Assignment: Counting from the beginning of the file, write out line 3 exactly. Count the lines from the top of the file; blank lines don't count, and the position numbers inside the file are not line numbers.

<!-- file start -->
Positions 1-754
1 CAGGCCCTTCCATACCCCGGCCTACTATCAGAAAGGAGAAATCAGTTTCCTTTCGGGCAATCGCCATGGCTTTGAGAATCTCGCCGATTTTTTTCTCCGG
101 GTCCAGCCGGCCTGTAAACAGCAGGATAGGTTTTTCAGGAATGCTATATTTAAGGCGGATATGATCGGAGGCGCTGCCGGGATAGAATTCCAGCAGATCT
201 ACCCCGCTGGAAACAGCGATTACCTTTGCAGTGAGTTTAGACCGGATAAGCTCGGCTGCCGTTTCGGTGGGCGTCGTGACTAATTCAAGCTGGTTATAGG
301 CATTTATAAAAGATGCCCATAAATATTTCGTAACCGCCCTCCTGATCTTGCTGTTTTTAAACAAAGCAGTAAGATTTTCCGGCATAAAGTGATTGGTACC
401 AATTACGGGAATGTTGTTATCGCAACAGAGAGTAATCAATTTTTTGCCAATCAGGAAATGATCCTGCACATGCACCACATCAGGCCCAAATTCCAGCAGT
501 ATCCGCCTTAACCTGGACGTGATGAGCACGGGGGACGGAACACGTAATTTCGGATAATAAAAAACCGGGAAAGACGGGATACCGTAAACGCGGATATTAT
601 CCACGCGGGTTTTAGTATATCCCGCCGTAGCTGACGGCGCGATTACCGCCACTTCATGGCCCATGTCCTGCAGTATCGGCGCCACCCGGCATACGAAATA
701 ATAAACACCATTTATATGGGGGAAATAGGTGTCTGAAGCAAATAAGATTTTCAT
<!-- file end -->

101 GTCCAGCCGGCCTGTAAACAGCAGGATAGGTTTTTCAGGAATGCTATATTTAAGGCGGATATGATCGGAGGCGCTGCCGGGATAGAATTCCAGCAGATCT